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Working-Class Network SocietyCommunication Technology and the Information Have-Less in Urban China$
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Jack Linchuan Qiu

Print publication date: 2009

Print ISBN-13: 9780262170062

Published to MIT Press Scholarship Online: August 2013

DOI: 10.7551/mitpress/9780262170062.001.0001

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PRINTED FROM MIT PRESS SCHOLARSHIP ONLINE (www.mitpress.universitypressscholarship.com). (c) Copyright The MIT Press, 2018. All Rights Reserved. An individual user may print out a PDF of a single chapter of a monograph in MITSO for personal use.date: 17 October 2019

Life and Death

Life and Death

Chapter:
(p.197) 7 Life and Death
Source:
Working-Class Network Society
Author(s):

Jack Linchuan Qiu

Publisher:
The MIT Press
DOI:10.7551/mitpress/9780262170062.003.0117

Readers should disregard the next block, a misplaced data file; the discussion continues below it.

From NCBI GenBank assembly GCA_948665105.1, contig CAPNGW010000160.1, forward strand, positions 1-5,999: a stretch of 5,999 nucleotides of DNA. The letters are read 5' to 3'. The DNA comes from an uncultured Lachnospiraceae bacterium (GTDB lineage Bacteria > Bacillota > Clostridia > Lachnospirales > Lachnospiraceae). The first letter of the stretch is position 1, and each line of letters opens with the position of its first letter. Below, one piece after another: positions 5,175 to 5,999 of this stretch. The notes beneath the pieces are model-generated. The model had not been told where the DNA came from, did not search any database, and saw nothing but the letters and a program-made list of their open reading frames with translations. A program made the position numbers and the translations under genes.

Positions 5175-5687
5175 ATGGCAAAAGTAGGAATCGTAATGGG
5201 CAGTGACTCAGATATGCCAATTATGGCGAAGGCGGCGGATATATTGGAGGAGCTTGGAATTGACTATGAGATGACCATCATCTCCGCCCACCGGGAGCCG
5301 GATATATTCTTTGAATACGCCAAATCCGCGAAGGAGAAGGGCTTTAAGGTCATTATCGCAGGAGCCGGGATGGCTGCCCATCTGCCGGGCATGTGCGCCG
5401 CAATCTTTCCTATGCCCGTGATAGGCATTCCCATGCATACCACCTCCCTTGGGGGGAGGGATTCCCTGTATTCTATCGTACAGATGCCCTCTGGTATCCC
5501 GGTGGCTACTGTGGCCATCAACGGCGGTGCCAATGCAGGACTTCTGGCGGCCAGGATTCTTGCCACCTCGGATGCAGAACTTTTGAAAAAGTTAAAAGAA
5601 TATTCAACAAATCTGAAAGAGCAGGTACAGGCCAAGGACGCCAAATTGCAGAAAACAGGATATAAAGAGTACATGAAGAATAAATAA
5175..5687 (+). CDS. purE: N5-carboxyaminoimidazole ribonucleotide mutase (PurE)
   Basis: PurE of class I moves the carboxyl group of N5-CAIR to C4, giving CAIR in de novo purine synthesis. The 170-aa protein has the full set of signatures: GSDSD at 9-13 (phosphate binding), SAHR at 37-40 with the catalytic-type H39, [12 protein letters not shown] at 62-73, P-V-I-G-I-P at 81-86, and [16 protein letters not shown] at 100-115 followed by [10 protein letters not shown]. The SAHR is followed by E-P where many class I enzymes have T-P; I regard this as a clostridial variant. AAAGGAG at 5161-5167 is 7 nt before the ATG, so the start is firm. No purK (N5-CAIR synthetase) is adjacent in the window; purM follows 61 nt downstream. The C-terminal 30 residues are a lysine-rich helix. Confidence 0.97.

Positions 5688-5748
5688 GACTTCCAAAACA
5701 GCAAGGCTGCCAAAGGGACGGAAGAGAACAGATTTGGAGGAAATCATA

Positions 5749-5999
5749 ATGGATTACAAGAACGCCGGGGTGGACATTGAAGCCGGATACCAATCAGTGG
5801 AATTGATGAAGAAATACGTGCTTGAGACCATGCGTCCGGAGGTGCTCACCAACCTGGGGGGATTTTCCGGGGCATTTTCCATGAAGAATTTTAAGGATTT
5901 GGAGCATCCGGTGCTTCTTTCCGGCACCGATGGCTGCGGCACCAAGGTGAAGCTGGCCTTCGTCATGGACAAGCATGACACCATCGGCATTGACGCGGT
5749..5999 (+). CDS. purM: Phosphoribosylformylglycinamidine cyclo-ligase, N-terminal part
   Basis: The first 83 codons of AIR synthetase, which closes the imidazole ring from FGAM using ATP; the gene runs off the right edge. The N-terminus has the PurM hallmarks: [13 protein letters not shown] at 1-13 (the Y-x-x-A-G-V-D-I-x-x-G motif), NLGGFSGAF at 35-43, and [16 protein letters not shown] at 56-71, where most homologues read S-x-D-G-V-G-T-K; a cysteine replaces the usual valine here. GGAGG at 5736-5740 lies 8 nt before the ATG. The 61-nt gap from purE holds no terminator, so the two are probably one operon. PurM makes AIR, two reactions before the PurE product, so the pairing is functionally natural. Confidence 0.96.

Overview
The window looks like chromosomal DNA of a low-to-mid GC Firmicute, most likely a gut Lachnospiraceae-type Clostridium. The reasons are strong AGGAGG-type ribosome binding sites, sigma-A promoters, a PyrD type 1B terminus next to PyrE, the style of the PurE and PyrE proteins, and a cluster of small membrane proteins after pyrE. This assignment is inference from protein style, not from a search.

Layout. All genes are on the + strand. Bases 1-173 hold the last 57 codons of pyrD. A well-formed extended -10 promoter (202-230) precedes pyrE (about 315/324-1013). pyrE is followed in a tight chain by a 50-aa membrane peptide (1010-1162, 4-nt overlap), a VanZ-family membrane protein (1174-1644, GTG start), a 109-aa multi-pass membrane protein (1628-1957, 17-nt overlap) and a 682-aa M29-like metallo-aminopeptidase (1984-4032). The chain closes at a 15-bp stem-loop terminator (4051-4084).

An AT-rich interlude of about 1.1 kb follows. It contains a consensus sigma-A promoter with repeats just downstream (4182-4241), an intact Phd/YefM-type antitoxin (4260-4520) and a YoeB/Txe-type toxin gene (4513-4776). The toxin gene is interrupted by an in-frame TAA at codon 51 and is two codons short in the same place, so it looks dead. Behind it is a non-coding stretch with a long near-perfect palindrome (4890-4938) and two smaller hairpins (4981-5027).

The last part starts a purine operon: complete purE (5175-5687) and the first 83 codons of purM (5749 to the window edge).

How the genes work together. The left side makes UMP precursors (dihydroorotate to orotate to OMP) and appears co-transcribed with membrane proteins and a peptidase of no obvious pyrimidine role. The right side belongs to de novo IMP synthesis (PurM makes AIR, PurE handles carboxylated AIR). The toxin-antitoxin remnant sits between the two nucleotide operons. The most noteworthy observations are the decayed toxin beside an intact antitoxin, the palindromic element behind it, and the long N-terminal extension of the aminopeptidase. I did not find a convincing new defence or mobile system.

This chapter deals with the city of the information have-less in a broader scope by introducing the city underneath: the informal economy, the places and processes of underground networks, and their relationship with working-class information and communication technologies (ICTs). It develops a critical appraisal of three new media events: the Lanjisu cybercafé fire in 2002; the killing of a migrant, Sun Zhigang, in 2003; and the Ma Jiajue dormitory murder case in 2004. These events, in which young people lost their lives, triggered powerful public responses, and demonstrate the fatal outcomes of inequality, discrimination, and injustice. The role of working-class ICTs is notable in these cases because they differ from the mass media in terms of their content and organizational principles.

Keywords:   informal economy, underground networks, working-class ICTs, Lanjisu cybercafé fire, Sun Zhigang, Ma Jiajue dormitory, inequality, discrimination, injustice, mass media

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